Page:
What Makes a Passionate Educator?

11/22/2010 06:45 pm ET | Updated May 25, 2011

With the overemphasis on testing and scripted curriculums, passion-driven education is starting to lose a foothold and responsible educators and citizens have a responsibility to keep that from happening. Angela Maiers has a series running on her blog profiling guest posts from a diverse group of educators who are passionate about learning. I encourage you to check out the other authors who have posted in this series. Below is mine; cross-posted on Angela's blog.

Often when I'm frustrated with education, either globally or within my own classroom, others remind me of the reason for my frustration. "It's because I'm a passionate educator," they say. Comments like that leave me wondering what that means, and why aren't all teachers passionate about what they do? I can't answer the second question, but I have a pretty good idea on the first one. What makes a passionate educator?

In my opinion, a passionate educator:

  • Takes the time to get to know each student; even if it means not sticking to a pacing chart or meeting other arbitrary deadlines. After all, individual and informal conversations are rarely built into the curriculum.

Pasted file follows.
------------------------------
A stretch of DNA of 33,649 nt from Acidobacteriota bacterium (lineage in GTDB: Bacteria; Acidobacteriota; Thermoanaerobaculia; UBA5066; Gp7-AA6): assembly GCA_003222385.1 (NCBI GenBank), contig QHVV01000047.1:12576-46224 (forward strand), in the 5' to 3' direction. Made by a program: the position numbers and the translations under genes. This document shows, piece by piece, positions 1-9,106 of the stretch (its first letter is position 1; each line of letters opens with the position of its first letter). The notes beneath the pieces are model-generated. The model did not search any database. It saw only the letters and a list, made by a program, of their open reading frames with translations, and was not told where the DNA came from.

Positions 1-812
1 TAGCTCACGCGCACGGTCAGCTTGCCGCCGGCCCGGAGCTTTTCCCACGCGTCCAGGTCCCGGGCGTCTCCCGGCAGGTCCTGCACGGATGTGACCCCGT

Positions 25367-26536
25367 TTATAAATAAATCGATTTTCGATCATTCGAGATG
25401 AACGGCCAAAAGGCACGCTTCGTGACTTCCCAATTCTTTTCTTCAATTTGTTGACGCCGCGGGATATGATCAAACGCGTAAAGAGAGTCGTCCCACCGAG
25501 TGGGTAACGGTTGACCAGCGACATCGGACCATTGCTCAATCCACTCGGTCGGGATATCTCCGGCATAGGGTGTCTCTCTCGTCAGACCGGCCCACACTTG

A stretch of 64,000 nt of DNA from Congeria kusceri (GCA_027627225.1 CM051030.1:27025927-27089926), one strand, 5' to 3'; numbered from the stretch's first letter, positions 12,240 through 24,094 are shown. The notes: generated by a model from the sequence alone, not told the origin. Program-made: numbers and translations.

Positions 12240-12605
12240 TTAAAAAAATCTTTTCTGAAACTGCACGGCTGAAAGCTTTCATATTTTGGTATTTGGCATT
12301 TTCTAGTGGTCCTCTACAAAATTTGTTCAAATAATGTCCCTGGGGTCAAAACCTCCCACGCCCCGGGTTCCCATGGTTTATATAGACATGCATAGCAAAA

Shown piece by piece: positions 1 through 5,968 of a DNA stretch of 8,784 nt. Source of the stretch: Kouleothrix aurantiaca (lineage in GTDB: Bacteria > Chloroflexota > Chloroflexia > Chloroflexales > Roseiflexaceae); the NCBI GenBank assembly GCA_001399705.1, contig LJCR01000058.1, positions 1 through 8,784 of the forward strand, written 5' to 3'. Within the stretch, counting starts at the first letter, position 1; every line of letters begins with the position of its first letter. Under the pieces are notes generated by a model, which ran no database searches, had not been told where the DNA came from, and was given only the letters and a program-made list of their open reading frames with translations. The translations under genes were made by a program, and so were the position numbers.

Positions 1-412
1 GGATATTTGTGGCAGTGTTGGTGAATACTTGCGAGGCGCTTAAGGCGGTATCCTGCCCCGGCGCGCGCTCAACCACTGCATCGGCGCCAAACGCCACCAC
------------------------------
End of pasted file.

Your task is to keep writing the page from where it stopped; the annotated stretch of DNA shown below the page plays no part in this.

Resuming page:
• Gives her students a forum for self-expression and a wider audience.
  • Recognizes and responds when the curriculum needs to be adapted; even without an IEP, EP or 504 plan.
  • Stands her ground even when there's nobody else to stand there with her (or so she thinks).
  • Is not afraid to push back against the Big Dogs.
  • Knows (or at least makes an effort to recognize) which battles to choose with parents, administrators and peers.
  • Devotes time, energy and (sometimes even) money to personal and professional growth. Aside from attending conferences, there's plenty of free venues for professional growth. 
  • Shares openly and engages in conversations with a diverse group, near and far.
  • Is not afraid to expose herself and share shortcomings.
  • Is not threatened by other's achievements, but encourages and supports them.
  • Pushes herself out of her comfort zone to learn and use innovative tools.
  • Knows that taking time to herself is just as important as doing for others.

What do you think? What have I left out? (And, can you help me answer the first question: Why aren't more teachers passionate about what they do?)